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Ronald B. Mitchell, Todd Crosset and Carol A. Barr

Popular and academic discourse typically analyze the strategies used to induce compliance with sport association policies and rules within a framework that shoehorns a diverse array of strategies into two categories: sanctions or compensation, This article proposes a taxonomy that goes beyond the “logic of consequences” inherent in the behavioral models of sanctions and compensation. Sport managers and scholars can encourage compliance through six ideal-type strategies: punitive, remunerative, generative, preventive, cognitive, and normative. These six categories provide the foundation for systematically evaluating the relative effectiveness of different strategies at altering the behavior of league members. This article delineates the different paths by which these different policy strategies influence behavior. Five questions designed to guide managers in the selection of strategies are offered. Although the National Collegiate Athletic Association is used as a case example throughout, the framework has applicability to all sport associations.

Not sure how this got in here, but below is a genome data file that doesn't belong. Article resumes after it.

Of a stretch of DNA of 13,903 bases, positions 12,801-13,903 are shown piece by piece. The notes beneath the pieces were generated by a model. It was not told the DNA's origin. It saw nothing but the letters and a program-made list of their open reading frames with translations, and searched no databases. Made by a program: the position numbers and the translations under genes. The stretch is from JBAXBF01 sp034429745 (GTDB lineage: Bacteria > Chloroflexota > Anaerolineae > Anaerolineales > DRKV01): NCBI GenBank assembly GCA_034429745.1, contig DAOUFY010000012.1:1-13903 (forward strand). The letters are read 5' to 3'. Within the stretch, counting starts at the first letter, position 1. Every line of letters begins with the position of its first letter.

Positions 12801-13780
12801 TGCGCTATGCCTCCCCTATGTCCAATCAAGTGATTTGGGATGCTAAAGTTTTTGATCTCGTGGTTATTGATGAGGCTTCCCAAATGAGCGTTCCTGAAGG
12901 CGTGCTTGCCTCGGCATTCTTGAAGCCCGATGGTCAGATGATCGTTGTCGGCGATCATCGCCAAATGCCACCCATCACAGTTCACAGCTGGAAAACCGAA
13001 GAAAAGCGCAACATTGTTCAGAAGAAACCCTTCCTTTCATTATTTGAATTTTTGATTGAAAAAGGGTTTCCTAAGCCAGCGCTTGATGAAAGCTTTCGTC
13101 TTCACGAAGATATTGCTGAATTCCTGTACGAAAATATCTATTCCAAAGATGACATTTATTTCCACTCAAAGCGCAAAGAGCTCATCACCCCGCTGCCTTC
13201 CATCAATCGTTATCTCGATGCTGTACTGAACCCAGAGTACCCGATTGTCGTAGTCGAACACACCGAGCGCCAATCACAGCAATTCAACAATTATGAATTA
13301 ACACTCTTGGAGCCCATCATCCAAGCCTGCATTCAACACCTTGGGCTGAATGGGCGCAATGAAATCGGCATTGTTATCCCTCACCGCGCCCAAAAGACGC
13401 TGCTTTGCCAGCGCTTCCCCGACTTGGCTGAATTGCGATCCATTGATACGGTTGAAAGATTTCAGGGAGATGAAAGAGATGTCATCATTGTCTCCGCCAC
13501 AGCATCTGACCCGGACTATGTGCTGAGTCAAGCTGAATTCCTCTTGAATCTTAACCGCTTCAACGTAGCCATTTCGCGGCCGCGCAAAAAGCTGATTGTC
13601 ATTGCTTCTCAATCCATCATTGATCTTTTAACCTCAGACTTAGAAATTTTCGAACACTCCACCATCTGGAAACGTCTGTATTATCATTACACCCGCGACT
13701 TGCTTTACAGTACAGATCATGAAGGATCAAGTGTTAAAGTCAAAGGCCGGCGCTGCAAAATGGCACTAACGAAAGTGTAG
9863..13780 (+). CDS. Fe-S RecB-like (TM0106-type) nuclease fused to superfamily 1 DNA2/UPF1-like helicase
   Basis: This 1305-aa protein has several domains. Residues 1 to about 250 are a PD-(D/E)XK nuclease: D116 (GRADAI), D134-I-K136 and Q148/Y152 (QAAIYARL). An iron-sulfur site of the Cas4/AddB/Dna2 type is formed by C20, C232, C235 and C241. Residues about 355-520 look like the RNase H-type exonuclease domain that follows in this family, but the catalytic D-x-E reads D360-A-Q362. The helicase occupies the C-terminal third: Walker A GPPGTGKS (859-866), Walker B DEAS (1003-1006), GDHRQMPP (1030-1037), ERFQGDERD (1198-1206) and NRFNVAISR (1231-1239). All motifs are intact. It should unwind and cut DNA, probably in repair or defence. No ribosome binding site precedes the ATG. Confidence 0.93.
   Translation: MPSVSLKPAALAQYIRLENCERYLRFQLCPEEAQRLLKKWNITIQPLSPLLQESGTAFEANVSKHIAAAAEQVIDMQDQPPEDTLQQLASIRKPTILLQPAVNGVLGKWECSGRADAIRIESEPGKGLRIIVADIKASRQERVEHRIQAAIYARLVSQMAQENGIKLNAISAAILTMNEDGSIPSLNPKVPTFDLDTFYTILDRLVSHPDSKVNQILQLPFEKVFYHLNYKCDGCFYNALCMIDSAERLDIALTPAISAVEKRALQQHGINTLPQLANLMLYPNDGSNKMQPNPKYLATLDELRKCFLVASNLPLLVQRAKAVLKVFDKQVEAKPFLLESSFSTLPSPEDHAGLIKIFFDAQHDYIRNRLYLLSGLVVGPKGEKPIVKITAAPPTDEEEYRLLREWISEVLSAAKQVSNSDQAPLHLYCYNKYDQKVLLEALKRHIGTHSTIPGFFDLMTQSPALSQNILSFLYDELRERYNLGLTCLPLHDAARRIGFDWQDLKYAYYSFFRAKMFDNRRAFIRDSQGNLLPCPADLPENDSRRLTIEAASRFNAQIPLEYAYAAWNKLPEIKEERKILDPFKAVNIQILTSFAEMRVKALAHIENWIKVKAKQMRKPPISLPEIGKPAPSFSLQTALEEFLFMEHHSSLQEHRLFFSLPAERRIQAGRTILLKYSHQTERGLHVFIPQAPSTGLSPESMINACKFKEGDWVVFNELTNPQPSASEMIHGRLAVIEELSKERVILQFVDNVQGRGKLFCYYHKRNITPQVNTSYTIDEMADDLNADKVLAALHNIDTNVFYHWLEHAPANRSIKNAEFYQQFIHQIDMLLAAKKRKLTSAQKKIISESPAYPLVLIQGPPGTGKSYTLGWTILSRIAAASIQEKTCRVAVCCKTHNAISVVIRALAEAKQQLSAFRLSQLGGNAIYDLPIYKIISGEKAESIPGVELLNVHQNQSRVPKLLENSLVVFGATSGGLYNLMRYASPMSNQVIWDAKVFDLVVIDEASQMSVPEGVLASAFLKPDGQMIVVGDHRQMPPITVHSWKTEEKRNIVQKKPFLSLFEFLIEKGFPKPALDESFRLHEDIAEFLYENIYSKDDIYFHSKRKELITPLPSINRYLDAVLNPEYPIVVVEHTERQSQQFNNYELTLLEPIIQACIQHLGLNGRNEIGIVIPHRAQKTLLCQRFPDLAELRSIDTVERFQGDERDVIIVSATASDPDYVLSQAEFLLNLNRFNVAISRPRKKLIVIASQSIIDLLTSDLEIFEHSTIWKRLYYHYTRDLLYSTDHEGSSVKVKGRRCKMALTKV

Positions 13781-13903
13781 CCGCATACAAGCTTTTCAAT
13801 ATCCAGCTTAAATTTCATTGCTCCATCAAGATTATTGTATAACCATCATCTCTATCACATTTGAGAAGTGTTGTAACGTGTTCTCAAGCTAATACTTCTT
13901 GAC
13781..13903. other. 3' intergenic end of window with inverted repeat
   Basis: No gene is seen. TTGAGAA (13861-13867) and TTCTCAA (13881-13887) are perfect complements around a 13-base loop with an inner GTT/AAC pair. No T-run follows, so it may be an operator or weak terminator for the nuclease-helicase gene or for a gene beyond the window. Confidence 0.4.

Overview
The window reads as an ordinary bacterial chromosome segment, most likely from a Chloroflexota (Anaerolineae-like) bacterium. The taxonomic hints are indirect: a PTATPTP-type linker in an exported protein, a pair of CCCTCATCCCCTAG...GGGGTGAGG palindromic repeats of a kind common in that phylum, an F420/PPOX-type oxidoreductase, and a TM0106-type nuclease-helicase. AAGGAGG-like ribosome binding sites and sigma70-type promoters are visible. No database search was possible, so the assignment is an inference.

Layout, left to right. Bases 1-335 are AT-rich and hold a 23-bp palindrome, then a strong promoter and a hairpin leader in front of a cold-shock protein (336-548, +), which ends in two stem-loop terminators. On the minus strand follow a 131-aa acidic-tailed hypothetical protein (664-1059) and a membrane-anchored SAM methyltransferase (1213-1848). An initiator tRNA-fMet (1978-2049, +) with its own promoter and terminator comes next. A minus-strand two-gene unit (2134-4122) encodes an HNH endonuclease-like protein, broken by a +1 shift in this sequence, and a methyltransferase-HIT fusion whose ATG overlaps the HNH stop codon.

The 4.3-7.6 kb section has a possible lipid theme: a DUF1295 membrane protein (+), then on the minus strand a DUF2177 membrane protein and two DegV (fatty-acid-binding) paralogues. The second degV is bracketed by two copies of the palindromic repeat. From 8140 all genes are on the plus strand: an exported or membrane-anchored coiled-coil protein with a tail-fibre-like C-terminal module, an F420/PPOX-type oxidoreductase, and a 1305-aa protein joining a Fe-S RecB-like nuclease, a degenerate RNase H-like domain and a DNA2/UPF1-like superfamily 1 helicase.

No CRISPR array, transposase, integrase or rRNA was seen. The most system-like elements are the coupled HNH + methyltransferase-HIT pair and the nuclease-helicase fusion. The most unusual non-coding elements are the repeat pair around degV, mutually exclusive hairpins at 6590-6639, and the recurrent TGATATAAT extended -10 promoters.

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Olivia Wohlfart, Sandy Adam, Jorge García-Unanue, Gregor Hovemann, Berit Skirstad and Anna-Maria Strittmatter

, and that this involves policies, strategies, and programs. Many academic programs implement international dimensions, such as student exchange programs, foreign language study, internationalized curricula, area or thematic studies, joint degree programs, cross-cultural training, staff mobility

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Liam J.A. Lenten, Aaron C.T. Smith and Ralph-Christopher Bayer

mix, which could help attenuate doping’s prevalence in elite sport. The following section introduces conditional superannuation as one such policy augmentation within the current antidoping model. Augmenting Antidoping Policy With Conditional Superannuation Current antidoping policy strategy in elite

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Kathy Babiak, Lucie Thibault and Annick Willem

’s funding of U.K. Sport), and these sport funding agencies explicitly promote collaboration among organizations involved in their sport system. Given this support from governmental agencies in policy, strategy, and financial terms, it may have led to greater interest from scholars in IOR research within